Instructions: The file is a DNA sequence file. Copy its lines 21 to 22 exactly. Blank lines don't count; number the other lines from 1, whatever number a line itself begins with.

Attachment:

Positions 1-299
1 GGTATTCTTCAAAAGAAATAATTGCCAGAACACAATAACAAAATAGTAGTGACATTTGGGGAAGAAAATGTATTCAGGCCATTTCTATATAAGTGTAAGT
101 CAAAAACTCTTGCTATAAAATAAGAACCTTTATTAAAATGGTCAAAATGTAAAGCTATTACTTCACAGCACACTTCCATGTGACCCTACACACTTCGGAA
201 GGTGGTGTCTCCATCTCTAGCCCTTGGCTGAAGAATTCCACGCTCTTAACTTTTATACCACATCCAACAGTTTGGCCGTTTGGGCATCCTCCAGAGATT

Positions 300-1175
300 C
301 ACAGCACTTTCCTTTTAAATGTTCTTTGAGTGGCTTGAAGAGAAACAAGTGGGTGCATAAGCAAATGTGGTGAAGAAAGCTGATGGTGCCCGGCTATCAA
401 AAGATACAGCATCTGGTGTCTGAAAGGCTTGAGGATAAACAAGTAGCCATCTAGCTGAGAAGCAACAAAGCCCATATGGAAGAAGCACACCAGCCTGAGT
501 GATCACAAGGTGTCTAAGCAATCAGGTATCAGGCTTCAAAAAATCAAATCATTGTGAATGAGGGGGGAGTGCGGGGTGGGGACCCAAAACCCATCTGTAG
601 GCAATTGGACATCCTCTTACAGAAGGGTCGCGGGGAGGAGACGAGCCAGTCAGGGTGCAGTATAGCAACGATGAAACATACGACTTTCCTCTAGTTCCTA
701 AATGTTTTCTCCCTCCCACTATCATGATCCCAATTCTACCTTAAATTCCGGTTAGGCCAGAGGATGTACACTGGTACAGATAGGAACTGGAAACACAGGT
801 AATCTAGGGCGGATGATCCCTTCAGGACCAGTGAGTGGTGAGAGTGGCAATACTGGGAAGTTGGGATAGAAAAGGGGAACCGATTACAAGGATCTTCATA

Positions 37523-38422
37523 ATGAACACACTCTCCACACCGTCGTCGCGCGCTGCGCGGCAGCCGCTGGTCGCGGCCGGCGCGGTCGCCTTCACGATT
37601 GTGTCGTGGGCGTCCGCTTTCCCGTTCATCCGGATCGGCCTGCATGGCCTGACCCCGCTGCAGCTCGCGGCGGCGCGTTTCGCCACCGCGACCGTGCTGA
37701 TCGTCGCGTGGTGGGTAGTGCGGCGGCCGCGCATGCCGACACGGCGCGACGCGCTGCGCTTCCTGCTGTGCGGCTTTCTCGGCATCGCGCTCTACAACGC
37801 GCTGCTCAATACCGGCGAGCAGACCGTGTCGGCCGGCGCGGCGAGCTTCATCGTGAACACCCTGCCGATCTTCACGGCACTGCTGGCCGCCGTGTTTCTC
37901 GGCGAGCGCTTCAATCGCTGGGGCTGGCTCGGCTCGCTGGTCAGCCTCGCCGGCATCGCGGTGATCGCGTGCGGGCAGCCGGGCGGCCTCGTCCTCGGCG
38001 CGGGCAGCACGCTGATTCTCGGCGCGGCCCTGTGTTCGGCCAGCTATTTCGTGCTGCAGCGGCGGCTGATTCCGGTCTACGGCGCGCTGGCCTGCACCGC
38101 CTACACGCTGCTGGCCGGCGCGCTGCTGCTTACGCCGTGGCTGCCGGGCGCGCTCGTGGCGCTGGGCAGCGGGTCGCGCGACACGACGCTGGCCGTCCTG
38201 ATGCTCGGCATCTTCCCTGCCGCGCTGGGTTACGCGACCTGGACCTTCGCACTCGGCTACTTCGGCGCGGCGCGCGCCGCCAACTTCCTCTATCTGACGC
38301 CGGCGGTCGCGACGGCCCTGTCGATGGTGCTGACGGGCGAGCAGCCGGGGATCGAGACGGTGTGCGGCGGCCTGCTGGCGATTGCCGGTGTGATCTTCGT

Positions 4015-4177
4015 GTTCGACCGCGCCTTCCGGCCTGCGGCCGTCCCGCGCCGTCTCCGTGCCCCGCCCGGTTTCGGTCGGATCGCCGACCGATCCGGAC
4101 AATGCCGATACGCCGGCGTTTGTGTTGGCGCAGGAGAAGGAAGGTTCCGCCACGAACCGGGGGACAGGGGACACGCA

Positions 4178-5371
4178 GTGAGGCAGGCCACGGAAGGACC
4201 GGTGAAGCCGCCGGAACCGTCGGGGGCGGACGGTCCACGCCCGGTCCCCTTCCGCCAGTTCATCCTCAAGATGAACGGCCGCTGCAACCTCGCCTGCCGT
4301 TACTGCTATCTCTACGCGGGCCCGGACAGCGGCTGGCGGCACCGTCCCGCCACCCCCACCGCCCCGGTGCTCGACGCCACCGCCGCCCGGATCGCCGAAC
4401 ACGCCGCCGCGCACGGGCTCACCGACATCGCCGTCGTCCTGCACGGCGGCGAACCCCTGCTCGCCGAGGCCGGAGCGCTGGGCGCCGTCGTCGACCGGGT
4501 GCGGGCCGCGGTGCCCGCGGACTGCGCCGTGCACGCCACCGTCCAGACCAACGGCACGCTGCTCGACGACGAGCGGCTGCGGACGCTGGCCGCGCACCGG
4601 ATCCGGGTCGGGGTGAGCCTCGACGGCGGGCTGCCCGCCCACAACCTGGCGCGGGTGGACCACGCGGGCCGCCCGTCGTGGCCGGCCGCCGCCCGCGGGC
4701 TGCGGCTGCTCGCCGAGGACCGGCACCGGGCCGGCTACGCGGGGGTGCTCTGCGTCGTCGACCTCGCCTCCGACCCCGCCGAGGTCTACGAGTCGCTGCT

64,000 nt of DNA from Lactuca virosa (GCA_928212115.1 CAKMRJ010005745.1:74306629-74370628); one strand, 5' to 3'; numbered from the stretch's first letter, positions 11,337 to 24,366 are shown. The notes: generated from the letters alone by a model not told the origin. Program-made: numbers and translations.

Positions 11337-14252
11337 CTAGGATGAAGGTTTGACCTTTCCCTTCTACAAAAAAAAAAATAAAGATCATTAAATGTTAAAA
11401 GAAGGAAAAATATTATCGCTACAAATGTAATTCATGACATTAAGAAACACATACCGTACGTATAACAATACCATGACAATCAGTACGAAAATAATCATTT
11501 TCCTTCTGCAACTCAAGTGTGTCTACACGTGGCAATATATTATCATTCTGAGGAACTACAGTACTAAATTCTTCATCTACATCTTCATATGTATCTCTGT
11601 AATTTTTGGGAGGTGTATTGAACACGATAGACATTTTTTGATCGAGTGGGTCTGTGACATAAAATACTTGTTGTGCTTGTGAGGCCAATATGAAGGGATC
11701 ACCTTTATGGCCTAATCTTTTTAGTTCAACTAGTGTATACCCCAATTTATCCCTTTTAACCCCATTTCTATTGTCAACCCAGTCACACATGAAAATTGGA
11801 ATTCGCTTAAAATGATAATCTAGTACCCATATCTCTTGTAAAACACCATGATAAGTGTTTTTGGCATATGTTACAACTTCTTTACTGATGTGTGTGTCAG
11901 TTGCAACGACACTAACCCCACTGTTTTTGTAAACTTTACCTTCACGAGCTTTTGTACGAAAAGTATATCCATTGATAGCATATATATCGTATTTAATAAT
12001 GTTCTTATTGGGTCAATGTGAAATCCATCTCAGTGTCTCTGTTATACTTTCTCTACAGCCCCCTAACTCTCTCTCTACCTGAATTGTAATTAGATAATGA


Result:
38201 ATGCTCGGCATCTTCCCTGCCGCGCTGGGTTACGCGACCTGGACCTTCGCACTCGGCTACTTCGGCGCGGCGCGCGCCGCCAACTTCCTCTATCTGACGC
38301 CGGCGGTCGCGACGGCCCTGTCGATGGTGCTGACGGGCGAGCAGCCGGGGATCGAGACGGTGTGCGGCGGCCTGCTGGCGATTGCCGGTGTGATCTTCGT